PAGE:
View/Download PDF
Case Report
2020
:11;
305
doi:
10.25259/SNI_408_2020
CROSSMARK LOGO Buy Reprints
PDF

Idiopathic fourth ventricular outlet obstruction misdiagnosed as normal pressure hydrocephalus: A cautionary case

Section of Neurosurgery, Carilion Clinic, Roanoke, Virginia, United States.
Diagnostic Radiology, Department of Radiology, Carilion Clinic, Roanoke, Virginia, United States.
Neurointerventional Surgery, Department of Radiology, Carilion Clinic, Roanoke, Virginia, United States.
Corresponding author: Joshua A. Cuoco, Section of Neurosurgery, Carilion Clinic, Roanoke, Virginia, United States. jacuoco@carilionclinic.org
Licence
This is an open-access article distributed under the terms of the Creative Commons Attribution-Non Commercial-Share Alike 4.0 License, which allows others to remix, tweak, and build upon the work non-commercially, as long as the author is credited and the new creations are licensed under the identical terms.
How to cite this article: Cuoco JA, Benko MJ, Klein BJ, Keyes DC, Patel BM, Witcher MR. Idiopathic fourth ventricular outlet obstruction misdiagnosed as normal pressure hydrocephalus: A cautionary case. Surg Neurol Int 2020;11:305.

Abstract

Background:

Fourth ventricular outlet obstruction is an infrequent but well-established cause of tetraventricular hydrocephalus characterized by marked dilatation of the ventricular system with ballooning of the foramina of Monro, Magendie, and Luschka. Multiple processes including inflammation, infection, hemorrhage, neoplasms, or congenital malformations are known to cause this pathological obstruction. However, true idiopathic fourth ventricular outlet obstruction is a rare phenomenon with only a limited number of cases reported in the literature.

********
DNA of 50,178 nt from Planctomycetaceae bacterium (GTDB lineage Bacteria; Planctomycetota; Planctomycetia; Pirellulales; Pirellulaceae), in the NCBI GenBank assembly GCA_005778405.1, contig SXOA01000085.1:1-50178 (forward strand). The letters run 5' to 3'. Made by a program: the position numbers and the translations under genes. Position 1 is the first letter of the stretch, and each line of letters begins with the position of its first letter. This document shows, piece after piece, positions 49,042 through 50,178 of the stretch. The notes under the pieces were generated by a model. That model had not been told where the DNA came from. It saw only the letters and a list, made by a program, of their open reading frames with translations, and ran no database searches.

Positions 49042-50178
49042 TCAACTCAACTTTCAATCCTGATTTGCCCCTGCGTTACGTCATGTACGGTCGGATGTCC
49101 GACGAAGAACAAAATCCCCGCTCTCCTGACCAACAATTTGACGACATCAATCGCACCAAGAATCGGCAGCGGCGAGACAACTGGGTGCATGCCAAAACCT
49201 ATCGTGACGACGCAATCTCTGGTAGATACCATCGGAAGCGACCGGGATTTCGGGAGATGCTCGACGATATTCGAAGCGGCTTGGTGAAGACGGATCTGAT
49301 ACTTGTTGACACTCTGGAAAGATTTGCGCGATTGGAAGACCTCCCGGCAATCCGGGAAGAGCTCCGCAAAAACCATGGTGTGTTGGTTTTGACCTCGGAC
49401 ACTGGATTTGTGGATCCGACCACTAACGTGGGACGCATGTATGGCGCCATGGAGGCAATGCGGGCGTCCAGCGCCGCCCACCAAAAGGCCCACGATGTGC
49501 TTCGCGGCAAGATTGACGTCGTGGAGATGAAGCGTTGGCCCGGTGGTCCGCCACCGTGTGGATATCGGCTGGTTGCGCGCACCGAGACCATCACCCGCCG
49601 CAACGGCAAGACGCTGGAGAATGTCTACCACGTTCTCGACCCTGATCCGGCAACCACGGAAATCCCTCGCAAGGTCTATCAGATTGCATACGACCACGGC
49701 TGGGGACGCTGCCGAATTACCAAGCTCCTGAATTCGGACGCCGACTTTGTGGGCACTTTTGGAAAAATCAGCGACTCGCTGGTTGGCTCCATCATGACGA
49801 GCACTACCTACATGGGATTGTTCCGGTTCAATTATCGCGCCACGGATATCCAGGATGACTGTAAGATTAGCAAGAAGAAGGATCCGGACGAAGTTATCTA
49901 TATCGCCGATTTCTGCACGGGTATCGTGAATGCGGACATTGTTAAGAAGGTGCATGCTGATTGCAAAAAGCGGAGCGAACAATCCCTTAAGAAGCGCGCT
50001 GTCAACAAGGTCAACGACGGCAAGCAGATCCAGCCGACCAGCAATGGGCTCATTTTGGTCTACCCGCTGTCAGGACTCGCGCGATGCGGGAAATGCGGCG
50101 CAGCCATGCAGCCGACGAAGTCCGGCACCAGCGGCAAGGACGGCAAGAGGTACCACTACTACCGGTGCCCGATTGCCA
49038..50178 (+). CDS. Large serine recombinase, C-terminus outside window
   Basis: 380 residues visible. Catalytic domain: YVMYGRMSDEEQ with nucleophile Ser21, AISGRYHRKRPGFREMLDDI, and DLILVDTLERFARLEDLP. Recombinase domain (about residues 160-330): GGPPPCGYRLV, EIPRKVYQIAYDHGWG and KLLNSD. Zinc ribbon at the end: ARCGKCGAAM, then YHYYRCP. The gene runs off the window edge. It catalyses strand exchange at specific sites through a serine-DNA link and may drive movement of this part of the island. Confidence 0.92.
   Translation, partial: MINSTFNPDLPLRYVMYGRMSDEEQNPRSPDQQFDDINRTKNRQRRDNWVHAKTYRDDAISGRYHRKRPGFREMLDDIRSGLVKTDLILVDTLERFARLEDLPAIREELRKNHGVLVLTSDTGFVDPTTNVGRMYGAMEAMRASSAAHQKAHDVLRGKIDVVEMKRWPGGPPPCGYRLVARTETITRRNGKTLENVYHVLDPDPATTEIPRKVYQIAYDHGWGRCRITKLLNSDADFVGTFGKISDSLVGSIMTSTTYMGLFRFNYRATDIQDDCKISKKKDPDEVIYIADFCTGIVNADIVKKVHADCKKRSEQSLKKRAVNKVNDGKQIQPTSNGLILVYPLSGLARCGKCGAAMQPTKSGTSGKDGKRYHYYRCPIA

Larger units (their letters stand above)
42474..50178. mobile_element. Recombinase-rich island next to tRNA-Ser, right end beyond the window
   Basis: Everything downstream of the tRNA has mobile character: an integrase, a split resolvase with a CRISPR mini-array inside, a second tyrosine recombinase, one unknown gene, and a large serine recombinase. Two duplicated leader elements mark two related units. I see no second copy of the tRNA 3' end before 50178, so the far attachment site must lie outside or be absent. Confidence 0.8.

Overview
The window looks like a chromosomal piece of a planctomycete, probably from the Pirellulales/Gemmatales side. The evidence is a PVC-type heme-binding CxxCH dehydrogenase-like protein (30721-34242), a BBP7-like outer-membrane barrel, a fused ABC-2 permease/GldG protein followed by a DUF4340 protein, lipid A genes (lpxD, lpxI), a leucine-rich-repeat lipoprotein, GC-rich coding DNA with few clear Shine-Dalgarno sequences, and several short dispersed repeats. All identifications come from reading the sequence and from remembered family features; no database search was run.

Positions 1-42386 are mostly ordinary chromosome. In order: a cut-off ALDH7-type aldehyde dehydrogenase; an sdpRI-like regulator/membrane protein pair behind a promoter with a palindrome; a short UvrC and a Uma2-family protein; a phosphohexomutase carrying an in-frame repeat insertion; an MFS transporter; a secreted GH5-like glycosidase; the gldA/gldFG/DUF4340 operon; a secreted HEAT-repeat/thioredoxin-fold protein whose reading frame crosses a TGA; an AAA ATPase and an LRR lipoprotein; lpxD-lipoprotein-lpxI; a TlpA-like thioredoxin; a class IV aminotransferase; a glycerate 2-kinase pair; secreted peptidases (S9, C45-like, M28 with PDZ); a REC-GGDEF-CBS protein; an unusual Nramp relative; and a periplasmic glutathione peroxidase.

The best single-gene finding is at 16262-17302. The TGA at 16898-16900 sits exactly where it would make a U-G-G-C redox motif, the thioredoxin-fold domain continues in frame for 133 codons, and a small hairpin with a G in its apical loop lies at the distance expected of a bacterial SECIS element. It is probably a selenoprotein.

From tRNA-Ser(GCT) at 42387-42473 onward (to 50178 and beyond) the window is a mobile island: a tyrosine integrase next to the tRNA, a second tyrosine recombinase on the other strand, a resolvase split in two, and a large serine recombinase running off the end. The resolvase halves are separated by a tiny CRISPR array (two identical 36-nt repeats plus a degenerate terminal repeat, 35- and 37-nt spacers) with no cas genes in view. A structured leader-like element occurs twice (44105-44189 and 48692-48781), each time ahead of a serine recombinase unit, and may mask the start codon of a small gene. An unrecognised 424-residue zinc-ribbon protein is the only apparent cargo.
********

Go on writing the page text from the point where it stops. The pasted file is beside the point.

Case Description:

A 61-year-old female presented with several months of unsteady gait, intermittent headaches, confusion, and episodes of urinary incontinence. Conventional magnetic resonance imaging demonstrated tetraventricular hydrocephalus without transependymal flow, but with ventral displacement of the brainstem and dorsal displacement of the cerebellum without an obvious obstructive lesion on pre- or post-contrast imaging prompting a diagnosis of normal pressure hydrocephalus. However, constructive interference in steady state (CISS) and half-Fourier acquisition single-shot turbo spin echo (HASTE) sequences followed by fluoroscopic dynamic cisternography suggested encystment of the fourth ventricle with thin margins of arachnoid membrane extending through the foramina of Luschka bilaterally into the pontocerebellar cistern. Operative intervention was pursued with resection of an identified arachnoid web. Postoperative imaging demonstrated marked reduction in the size of ventricular system, especially of the fourth ventricle. The patient’s symptomatology resolved a few days after the procedure.

Conclusion: